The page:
“I thought, ‘Well, that was a major screw up,’ ” she says.

Once in office, she butted heads regularly with county staff and Jones, whom she felt had forgotten that he had bosses, including her. (Jones declined comment Friday.) The tipping point: Before a commission meeting in January, Cotham spoke with Mecklenburg general manager Michelle Lancaster about a rumor that the county’s MeckLINK Behavioral Healthcare agency had lost oversight of millions in Medicaid money to Kannapolis-based Cardinal Innovations Solutions. Cotham says Lancaster and another staffer told her the state was only “encouraging” MeckLINK to work with Cardinal, but at the meeting, Lancaster said that MeckLINK had in fact lost the Medicaid oversight.

Lancaster, who did not return a message from the Observer, has since told others that she told Cotham the same thing she said to the board as a whole. “I was lied to,” insists Cotham, who felt it was part of a pattern from county staff and Jones. “There’s a culture of secrecy there. We get no reports. We make decisions in the dark all the time, which scares the tar out of me.”

Later in January, she asked for a discussion in closed session about the county manager’s contract. “Everyone was like, ‘What the hell is she doing?’” she remembers.

It was, say those who’ve known her, what she’s always done: attack an issue head on, often on her own, and often in her own way. And if people are put off by that? Well, this was the person who, shortly after affirmative action opened up jobs for women, took a recruiting job at Avon and put her daughter in daycare, despite the eyebrows that might have raised in 1970s York, S.C. This is the person who told that daughter, now N.C. Rep. Tricia Cotham, not to ever accept bullying as a school girl. Even now, the daughter remembers the words the mother hammered into her: “Stand up for what you believe in. Even if you’re the only one standing.”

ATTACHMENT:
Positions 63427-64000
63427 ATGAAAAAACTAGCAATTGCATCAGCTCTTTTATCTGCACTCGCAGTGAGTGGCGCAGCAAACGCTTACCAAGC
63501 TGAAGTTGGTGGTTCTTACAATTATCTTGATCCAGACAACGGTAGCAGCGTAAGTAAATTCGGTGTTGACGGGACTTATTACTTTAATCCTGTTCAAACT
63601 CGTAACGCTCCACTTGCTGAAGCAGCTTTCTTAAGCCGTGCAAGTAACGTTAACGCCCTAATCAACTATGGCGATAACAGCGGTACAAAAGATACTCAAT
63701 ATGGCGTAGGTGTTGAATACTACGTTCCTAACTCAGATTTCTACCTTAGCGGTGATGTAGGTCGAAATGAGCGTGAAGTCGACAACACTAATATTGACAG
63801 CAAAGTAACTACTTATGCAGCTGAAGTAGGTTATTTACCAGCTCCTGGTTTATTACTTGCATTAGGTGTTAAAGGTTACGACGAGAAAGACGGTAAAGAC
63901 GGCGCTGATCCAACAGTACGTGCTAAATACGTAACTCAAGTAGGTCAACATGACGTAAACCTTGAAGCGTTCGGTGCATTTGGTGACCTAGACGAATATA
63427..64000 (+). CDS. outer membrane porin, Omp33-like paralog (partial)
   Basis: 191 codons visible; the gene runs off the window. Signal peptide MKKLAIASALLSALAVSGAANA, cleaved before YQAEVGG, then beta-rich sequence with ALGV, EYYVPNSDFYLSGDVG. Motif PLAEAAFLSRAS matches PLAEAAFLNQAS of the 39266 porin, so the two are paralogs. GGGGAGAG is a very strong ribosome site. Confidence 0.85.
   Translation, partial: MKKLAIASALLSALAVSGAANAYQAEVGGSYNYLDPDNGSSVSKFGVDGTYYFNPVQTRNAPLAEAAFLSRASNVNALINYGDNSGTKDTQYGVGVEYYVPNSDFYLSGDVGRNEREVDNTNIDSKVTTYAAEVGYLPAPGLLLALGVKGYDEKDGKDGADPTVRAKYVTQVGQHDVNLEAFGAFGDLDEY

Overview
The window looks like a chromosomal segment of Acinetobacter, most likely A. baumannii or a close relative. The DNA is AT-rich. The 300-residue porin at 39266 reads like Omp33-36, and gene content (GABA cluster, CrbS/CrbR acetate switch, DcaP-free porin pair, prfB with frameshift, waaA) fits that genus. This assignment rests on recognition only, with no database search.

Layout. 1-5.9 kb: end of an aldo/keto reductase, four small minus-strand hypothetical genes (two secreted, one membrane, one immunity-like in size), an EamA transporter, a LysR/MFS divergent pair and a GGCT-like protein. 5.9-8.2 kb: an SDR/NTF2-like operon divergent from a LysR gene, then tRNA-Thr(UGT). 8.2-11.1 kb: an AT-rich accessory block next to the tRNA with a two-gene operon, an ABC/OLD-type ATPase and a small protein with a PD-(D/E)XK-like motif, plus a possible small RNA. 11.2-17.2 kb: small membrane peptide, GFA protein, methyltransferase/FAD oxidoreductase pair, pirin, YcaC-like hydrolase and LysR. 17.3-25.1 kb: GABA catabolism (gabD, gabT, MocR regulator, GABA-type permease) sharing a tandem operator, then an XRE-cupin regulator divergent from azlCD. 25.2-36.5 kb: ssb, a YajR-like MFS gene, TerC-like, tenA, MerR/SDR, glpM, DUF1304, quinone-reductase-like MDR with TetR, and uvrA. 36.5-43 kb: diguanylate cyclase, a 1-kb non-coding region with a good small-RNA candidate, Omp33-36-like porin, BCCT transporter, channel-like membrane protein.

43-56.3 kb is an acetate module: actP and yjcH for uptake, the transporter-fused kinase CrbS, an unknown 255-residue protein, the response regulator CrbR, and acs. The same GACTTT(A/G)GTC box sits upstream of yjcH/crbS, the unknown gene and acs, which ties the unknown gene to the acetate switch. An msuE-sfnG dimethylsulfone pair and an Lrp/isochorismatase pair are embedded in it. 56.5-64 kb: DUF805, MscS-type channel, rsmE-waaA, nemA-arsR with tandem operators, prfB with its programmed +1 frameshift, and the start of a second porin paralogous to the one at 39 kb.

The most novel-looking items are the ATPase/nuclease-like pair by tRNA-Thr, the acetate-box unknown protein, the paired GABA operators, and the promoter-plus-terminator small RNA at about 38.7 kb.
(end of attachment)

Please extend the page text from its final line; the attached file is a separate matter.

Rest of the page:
Cotham worked for Avon in four different cities but came back to Charlotte to management positions at Wal-Mart and Harris Teeter while she cared for an ailing mother in-law. Eventually, she found a career path in social services, which aligned with her Catholic faith and desire to help the disadvantaged. “She was a very, very strong advocate,” says Ken Herring, a coworker at the Center for Community Transitions, which helps convicts rebuild their lives. “She would give people her phone number and say ‘Call me. The hours don’t matter.’ She would pull money out of her own pocket for them.”

And also, Herring noticed this: “She sticks to her guns. She always sticks to her guns.”

A surprising coalition

Pat Cotham needed five county commission votes, including hers, to fire Harry Jones. Her initial assessment: Republican Bill James would join her, as would Democrat Vilma Leake, who had clashed with Jones and county staff in the past. Newcomers Matthew Ridenhour, a Republican, and Trevor Fuller, a Democrat, would need convincing before making such a significant move. Same for Republican veteran Karen Bentley.

As for the other three – Democrats Dumont Clarke, George Dunlap and vice chair Kim Ratliff? They would fight Jones’ removal, Cotham thought. “I could see they were more status quo, the get along to go along.”

By the early spring, Cotham had built relationships with several on the board – not for the purpose of firing Jones, she says, but because she believed Democrats and Republicans needed to work together. Ridenhour was struck that Cotham took the time to have coffee with him one weekend afternoon to talk about guns in county parks, an issue he felt strongly about. Bentley found it refreshing that Cotham called for her perspective on issues. “As a Republican in the minority, to have a Democratic chair engage me in dialogue,” Bentley says. “That hasn’t really happened.”

Cotham also encouraged her fellow Democrats to expand their political circles. One afternoon in January, she found Leake in the commission offices and talked her into driving to Cornelius, where Republican Jeff Tarte was celebrating his swearing-in for the N.C. Senate. The two Democrats walked into the room of 300 or so Republicans, who gaped a little but were, as Cotham predicted, gracious.

“They were very welcoming,” says Leake, who stayed with Cotham for dinner afterward. “I said, ‘They have fried chicken.’ And Pat said: ‘Vilma, Republicans eat fried chicken, too.’ ”

In April, after Jones and his lawyer met with commissioners to get his contract favorably revised, Bentley was on board for his dismissal. She drove with Cotham on her second trip to Raleigh to meet with the lawyer, Cohen. Ridenhour joined the coalition, too. Fuller, who had expressed an inclination to support the firing, had concerns about timing and was being lobbied aggressively by Jones supporters.